The lessons we should learn from this war are that war is complicated, messy, and its consequences should never be underestimated. Every war teaches us these same principles, and I have no doubt these feelings were present throughout WWI as well. The world learned just how far we’re willing to go to establish international power in a time of great expansion and development across the globe. The dominant world powers had not definitively established themselves yet, but after the war, it became clear which nations weren’t to be trifled with.

The argument that there was a world before the First World War and an entirely different world afterwards is without a doubt, true. The world after the First World War was one completely revolutionized by advances in warfare technology and strategy. The many military firsts of the war include the introduction of tanks, flamethrowers, and chemical warfare. The war’s end continued a global momentum that inspired militarization across the world, for countries now feared the possibility of a World War happening again. What changed was the international attitude surrounding military intervention and the morality of making war. The zeitgeist of the Great War was inarguably fear, and this mood would persist well into the late 20th century and remains today.

It is important to understand World War I and learn about it because of how significant the war was in setting the stage for the Progressive era of the roaring twenties and ultimately the rise of competing fascist and communist governments across war-torn Europe. The war’s end was essential in laying the groundwork for non-Western powers to enter the global sphere and participate in the age of industrialization in unprecedented proportions. There is something disturbingly beautiful about the insanity of WWI; and that is from chaos, ambition is born. It is this ambitious attitude that will dominate foreign affairs in the decades following the war and will shape the international approach to human rights and social harmony.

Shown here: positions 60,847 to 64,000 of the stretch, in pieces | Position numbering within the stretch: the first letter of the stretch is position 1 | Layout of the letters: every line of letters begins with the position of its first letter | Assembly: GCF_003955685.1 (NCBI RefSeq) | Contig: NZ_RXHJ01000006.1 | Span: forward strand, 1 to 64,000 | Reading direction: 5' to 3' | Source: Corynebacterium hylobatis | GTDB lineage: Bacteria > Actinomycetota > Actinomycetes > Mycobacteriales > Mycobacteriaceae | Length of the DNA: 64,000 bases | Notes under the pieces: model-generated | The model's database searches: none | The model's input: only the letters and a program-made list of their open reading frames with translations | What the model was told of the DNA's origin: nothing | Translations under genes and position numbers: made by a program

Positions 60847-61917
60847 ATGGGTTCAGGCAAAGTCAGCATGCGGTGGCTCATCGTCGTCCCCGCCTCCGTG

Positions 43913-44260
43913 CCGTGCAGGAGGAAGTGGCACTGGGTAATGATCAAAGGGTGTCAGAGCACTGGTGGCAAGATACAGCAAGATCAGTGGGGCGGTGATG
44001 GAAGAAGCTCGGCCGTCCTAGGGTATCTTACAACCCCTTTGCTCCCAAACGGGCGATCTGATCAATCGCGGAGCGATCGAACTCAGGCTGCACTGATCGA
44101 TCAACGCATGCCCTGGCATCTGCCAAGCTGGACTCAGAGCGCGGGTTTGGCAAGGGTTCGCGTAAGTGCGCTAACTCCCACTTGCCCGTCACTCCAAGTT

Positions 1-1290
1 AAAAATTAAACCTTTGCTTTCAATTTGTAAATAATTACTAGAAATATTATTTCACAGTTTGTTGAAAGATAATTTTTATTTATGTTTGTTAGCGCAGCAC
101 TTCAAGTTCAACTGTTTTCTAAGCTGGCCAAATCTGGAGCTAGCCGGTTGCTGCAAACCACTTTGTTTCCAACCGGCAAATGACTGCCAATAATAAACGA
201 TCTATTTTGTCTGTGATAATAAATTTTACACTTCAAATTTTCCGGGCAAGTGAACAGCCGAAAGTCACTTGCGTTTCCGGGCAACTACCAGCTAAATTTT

Boston, MA, US
Posts: 21

The Insanity that was World War I

Ultimately, the war was just for show. For more or less, it was a domino effect triggered by the assassination of Archduke Franz Ferdinand, which—due to the creation of alliances—brought nation after nation into the war to defend their allies. For lack of a better description, it was really all just a publicity stunt. Countries wanted to establish themselves as world powers and, in order to do so, they entered the war to assert their dominance. There really wasn’t any significant driving factor to involve the world in this war; a war that should have just been between Austria Hungary and Serbia—if at all. Regarding territory and power, not a whole lot was honestly gained. The front line only moved in small increments throughout the war and never sufficiently led to the fall of a nation. Of course, there were some technological gains that highlighted the few “pros” to this event. Developments such as poison gasses, machine guns, tanks, airplanes, and more helped progress modern combat to what it is today. Other than that, there was not much to be gained from this tragedy. The losses? Well besides just the 40 million soldiers and innocent civilians, what else is there that matters? Does the total destruction of cities and towns help make matters worse? Or what about the completely economic depression that swept across the globe and left the majority of those impoverished without a job, house, or food to eat? Are those not enough to justify why maybe, just maybe the war was just a bit unnecessary? Looking at it from a broad perspective, this was the first time the world ever engaged in a full out war amongst themselves. It accurately portrayed the true brutality, inhumanity, and extremities of wartime. It set the state for future allies that still hold strong to this day, of which play a large role in dictating global affairs.